I've always appreciated her story because she had a holistic understanding of the spiritual life. "All of her spiritual qualities were strictly balanced, one against another, never giving an impression of one-sidedness."
One account of her life noted that "she always appeared before people with a bright, smiling face. Only when she was alone or with a few close people, her face and especially her eyes reflected hidden sorrow; the mark of a great soul languishing in this world."
We call this "bright sadness"--the noetic vision of human life that takes seriously the sin of the heart and because of this, is the path to true repentance and newness of life. St. John Climacus said that "repentance is the daughter of hope and the denial of despair." Later, in his classic book "The Ladder of Divine Ascent" he promises that "if you put on the blessed and graced-filled mourning as a wedding robe, you will know the spiritual laughter of the soul."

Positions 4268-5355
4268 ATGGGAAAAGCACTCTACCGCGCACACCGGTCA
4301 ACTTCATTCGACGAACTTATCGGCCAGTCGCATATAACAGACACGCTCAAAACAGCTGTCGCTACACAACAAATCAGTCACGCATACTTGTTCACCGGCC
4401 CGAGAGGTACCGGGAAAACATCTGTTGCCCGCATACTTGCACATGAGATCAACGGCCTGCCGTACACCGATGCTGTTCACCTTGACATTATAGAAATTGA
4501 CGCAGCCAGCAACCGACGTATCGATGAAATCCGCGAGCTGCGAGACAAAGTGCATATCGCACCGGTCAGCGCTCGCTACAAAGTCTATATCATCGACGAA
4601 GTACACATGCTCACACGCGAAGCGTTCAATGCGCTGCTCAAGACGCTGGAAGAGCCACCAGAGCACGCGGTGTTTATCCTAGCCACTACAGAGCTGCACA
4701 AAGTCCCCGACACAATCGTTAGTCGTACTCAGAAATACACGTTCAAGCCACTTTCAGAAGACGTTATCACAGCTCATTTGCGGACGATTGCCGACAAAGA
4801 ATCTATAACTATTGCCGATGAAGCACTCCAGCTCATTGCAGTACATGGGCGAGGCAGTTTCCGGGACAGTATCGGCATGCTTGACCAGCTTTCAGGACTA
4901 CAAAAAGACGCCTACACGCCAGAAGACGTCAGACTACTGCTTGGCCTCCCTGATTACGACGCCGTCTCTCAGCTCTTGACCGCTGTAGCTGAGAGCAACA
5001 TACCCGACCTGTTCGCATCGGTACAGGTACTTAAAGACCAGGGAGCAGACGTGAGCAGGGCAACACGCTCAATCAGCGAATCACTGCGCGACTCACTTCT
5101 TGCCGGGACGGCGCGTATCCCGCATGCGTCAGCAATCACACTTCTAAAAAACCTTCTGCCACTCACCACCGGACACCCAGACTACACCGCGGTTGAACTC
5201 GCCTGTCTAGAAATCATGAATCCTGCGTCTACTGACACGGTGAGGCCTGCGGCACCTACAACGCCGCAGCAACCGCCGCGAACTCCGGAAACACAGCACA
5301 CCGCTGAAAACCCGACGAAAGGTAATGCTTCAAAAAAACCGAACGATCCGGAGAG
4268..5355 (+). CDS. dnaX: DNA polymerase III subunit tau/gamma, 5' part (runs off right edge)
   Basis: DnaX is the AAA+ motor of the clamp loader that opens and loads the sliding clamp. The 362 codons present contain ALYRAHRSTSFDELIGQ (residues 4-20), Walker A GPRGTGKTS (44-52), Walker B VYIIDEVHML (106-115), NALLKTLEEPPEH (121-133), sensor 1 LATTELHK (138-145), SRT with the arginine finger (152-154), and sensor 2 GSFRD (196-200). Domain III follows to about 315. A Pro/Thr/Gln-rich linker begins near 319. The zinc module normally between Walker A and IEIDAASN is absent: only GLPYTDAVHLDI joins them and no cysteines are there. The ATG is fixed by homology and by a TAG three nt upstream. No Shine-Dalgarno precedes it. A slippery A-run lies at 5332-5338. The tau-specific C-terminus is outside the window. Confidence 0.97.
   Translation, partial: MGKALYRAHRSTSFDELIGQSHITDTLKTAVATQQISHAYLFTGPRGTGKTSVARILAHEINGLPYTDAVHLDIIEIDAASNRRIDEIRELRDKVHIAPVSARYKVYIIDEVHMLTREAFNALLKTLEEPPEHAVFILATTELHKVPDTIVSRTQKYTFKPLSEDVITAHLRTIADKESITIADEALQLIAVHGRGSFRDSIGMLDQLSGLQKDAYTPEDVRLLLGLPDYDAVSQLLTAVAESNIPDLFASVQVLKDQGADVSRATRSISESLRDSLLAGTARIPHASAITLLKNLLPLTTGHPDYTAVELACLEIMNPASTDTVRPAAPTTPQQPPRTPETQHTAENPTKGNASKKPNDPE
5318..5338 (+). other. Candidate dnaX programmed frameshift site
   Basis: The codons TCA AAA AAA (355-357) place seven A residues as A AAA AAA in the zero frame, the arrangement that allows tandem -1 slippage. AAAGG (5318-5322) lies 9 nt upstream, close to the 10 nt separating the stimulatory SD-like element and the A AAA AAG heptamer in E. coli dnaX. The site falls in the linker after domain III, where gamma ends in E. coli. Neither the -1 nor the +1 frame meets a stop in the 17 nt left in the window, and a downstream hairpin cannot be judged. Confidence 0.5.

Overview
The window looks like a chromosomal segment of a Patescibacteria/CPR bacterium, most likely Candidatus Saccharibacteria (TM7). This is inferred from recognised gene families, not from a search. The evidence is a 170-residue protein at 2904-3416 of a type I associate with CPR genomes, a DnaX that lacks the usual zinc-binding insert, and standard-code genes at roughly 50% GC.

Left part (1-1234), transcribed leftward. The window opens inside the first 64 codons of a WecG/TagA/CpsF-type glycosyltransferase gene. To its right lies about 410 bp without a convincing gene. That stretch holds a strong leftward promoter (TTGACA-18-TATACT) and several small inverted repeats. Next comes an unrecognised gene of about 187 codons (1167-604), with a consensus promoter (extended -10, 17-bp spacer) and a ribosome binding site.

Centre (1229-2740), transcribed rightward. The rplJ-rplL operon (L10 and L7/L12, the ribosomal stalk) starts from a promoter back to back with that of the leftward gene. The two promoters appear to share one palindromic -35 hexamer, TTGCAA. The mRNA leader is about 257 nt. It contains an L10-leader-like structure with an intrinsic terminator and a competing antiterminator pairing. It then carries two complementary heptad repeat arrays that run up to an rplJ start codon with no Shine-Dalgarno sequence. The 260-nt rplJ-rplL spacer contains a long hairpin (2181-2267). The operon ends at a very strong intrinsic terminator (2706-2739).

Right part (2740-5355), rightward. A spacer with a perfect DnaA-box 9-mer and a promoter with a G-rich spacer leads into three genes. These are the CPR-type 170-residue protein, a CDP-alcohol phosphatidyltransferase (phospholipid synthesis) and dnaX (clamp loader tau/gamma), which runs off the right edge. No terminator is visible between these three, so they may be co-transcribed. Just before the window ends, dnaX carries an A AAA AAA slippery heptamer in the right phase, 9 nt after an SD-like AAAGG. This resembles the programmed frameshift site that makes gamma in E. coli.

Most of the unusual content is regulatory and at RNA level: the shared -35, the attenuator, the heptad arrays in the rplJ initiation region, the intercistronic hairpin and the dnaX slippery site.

The life of St. Elizabeth proves this to be true. When we are so often surrounded by frivolity let us run toward authentic joy...and thus accept gladly our sufferings.
In the midst of worldliness,
thy mournful heart dwelt in Heaven;
in barbaric godlessness,
Your valiant soul was not troubled;
You longed to meet your Bridegroom
as a confessor,
and He found you worthy of your martyric purpose.
O Elizabeth, with Barbara,
Your brave companion,
Pray to your Bridegroom for us.